Top of the Agenda: Syria Marks Second Year of Uprising
Syrians marked the second anniversary of the start of the nation's uprising against President Bashar al-Assad as the EU debates (FT) the lifting of its arms embargo to aid rebels. France joined the UK in favoring the embargo lift (WSJ) while Austria opposed the push, concerned about the safety of its peacekeepers on the Israeli-occupied Golan Heights. A key focus will be the position of Germany, which has so far opposed lifting the embargo. Meanwhile, Syria warned it may strike at rebels hiding in neighboring Lebanon (Reuters). Roughly 70,000 people have been killed in Syria since the uprising began, and around one million people have fled the country.
"Syria is not Iraq. Yet what is happening – or rather not happening – in Syria is in part a reflection of what happened in Iraq. Once bitten, the US is twice shy. The pendulum has swung from interventionism to hard-headed realism," writes Philip Stephens for the Financial Times.
"All the indications are that Britain and France would like to see EU agreement on a set of arrangements that would allow the supply of weaponry to Syrian opposition fighters. If that is impossible, the mood music in London and Paris suggests that the British and French governments may go ahead anyway," writes Jonathan Marcus for the BBC.
"Russia's tentative steps towards the Syrian opposition and its statements on the need for a political resolution have reinforced the sense that Russia is willing to play a more active role in aiding a peaceful settlement. Should the US support this option — and there are indications of that given Secretary of State John Kerry's recent comments — there could be a real chance to stop the fighting," writes Karl Sharro for Syria Deeply.
China Formally Installs Li Keqiang
China swore in the Communist Party's number two leader, Li Keqiang, as premier on Friday, capping a once-in-a-decade leadership transition (AP). The new administration faces myriad governing challenges including uneven economic growth, corruption, and environmental issues.
This CFR Backgrounder explains the structure and history of the Chinese Communist Party and details the recent power transition.
NORTH KOREA: U.S. Secretary of State John Kerry will visit South Korea next month as part of his Northeast Asia tour (Yonhap) that will also include stops in Japan and China.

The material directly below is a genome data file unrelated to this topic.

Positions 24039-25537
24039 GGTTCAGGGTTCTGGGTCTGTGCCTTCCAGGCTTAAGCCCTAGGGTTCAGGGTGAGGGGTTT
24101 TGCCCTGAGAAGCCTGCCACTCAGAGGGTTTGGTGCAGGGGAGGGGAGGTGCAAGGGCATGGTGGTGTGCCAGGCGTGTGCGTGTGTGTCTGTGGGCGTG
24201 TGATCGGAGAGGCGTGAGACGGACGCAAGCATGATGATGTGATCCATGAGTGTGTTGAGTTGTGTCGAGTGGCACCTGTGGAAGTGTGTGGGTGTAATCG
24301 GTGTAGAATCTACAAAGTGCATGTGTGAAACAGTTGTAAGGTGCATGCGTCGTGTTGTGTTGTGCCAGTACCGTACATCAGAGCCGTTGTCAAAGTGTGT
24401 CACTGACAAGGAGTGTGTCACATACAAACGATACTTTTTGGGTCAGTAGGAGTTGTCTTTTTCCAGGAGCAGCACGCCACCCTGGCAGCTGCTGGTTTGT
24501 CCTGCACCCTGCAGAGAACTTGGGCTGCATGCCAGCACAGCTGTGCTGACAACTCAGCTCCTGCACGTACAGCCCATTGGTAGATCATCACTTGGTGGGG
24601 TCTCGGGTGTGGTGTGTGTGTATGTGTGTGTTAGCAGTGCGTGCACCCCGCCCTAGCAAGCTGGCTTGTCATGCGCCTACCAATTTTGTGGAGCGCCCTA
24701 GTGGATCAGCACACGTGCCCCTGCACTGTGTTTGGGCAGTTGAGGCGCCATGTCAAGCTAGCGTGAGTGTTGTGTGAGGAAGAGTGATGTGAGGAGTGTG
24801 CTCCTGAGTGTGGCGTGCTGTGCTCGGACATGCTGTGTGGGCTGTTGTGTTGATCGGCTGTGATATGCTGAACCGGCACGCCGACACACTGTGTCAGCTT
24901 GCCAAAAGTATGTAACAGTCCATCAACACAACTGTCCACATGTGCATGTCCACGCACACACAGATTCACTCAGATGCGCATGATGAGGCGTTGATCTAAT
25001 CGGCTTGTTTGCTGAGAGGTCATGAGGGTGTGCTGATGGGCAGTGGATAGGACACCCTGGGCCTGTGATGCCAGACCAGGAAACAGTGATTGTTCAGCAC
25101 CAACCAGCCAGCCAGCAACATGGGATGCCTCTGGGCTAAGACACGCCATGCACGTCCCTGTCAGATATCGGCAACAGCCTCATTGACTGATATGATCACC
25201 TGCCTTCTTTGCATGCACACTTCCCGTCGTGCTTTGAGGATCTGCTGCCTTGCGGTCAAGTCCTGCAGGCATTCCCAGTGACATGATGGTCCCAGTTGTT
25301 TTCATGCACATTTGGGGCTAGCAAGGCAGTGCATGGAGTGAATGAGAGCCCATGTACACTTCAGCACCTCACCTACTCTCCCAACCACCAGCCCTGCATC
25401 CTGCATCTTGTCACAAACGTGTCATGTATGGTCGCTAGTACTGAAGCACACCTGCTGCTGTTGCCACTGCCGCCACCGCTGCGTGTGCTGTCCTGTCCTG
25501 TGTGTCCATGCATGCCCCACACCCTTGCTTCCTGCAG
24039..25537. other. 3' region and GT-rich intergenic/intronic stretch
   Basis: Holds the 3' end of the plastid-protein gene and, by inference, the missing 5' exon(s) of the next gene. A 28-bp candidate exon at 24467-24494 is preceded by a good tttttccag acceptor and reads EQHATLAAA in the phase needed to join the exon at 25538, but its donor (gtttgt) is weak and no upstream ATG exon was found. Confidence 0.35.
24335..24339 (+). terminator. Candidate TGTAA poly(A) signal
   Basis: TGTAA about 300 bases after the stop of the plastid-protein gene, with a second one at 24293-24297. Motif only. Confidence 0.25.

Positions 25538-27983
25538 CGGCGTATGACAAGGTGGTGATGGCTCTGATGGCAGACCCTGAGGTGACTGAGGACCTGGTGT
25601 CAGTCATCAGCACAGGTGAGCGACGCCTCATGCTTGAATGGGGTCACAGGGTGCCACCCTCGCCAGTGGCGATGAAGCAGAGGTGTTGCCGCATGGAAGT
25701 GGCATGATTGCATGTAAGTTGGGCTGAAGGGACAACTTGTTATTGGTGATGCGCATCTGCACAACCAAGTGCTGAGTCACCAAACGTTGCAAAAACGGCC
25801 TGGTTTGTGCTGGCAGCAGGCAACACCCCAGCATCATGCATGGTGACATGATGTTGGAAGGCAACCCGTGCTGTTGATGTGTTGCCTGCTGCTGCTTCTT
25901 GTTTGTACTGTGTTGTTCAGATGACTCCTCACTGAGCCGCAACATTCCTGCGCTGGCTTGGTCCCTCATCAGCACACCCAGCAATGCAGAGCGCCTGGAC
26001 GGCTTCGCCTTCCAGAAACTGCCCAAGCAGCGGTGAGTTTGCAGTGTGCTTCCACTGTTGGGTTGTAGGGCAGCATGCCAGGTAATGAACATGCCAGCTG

This CFR interactive timeline outlines the ongoing crisis on the Korean peninsula.
SOUTH AND CENTRAL ASIA
Myanmar Reviews Controversial Constitution
Myanmar's parliament will review the possibility of amending its constitution (Reuters), which was drafted under a military regime and bars opposition leader Aung San Suu Kyi from the presidency. It also reserves a quarter of parliamentary seats for military personnel chosen by the armed forces chief.
Thousands of protesters in Bahrain clashed with riot police on the second anniversary (al-Jazeera) of a pro-democracy uprising that was crushed with the aid of a Saudi-led force. Bahrain's Shia majority has been seeking greater political voice in the Sunni-ruled kingdom.
Zimbabwe Prepares for Polls
Zimbabweans will vote on Saturday to approve a new constitution (Guardian) that will mark the last major electoral hurdle before the country can hold elections, likely in late July. That vote will once again pit President Robert Mugabe and Prime Minister Morgan Tsvangirai against each other.
KENYA: Kenyan presidential candidate Raila Odinga refused to concede defeat (CapitalFM) in the country's elections and pledged to petition the results, which handed the presidency to Uhuru Kenyatta.
Hungary PM Defends Constitutional Changes
Hungarian Prime Minister Viktor Orban, under fire for catalyzing constitutional amendments (AFP) that could curb the rule of law, defended his stance before the opening of a two-day European Union summit. The changes sparked concerns in Brussels and Washington and protests in Budapest.
SPAIN: The EU's top court ruled that Spain's mortgage laws are in breach of the bloc's regulations--a ruling (Deutschewelle) that was welcomed by homeowners struggling to pay off debt.
Mexico's Peso Rises
Mexico's peso has risen by 2.6 percent (Reuters) since the beginning of the month amid confidence in the country's reform push and last week's interest rate cut, sparking speculation about how far it will rise before authorities act.
CFR's Shannon O'Neil discusses Mexico's transformed society, economy, and government in this Foreign Affairs article.
VENEZUELA: Acting Venezuelan President Nicolas Maduro said the body of deceased president Hugo Chavez would likely not be embalmed (LAHT).